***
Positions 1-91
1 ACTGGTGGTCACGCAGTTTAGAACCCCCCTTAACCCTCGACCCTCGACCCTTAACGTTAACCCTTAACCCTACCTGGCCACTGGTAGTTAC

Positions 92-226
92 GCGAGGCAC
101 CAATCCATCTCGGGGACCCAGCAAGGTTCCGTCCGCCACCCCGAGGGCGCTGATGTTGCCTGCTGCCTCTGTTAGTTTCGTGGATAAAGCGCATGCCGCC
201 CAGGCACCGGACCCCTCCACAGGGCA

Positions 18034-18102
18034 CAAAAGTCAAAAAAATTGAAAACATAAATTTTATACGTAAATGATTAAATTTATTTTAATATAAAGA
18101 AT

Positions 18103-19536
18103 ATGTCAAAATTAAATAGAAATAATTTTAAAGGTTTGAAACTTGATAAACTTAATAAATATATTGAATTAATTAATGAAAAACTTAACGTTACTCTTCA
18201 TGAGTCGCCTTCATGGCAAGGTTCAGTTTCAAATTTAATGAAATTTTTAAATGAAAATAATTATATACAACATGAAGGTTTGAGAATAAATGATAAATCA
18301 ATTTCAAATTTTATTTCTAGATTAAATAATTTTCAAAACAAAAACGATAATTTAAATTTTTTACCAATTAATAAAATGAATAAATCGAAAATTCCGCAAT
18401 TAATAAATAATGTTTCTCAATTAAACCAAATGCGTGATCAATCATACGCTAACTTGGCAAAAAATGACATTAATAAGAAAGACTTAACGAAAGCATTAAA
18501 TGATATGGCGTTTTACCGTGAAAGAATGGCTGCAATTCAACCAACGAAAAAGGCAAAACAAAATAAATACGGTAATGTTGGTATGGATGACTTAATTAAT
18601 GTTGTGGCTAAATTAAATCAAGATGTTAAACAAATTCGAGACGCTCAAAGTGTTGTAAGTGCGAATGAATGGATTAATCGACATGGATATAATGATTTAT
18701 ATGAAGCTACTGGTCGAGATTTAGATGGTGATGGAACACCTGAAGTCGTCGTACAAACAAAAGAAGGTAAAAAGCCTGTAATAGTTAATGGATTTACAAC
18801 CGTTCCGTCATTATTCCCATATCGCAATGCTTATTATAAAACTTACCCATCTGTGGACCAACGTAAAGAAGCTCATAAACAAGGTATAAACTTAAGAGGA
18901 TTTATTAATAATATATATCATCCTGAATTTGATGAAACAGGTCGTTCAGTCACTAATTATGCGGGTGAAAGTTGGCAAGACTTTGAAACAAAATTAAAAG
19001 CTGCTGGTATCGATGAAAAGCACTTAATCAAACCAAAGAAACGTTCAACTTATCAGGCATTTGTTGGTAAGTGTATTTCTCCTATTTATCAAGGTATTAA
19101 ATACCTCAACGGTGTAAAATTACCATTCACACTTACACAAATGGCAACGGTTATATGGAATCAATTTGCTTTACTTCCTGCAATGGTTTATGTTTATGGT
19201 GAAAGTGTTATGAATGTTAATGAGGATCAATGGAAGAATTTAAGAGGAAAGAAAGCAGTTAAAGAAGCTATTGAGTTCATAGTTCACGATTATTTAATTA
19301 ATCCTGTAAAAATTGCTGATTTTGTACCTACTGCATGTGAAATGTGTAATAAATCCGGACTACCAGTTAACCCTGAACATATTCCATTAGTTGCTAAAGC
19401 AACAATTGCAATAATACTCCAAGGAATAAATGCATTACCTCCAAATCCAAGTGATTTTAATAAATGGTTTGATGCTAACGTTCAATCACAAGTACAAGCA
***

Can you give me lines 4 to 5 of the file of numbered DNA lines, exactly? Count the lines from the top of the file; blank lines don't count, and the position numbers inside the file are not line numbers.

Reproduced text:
92 GCGAGGCAC
101 CAATCCATCTCGGGGACCCAGCAAGGTTCCGTCCGCCACCCCGAGGGCGCTGATGTTGCCTGCTGCCTCTGTTAGTTTCGTGGATAAAGCGCATGCCGCC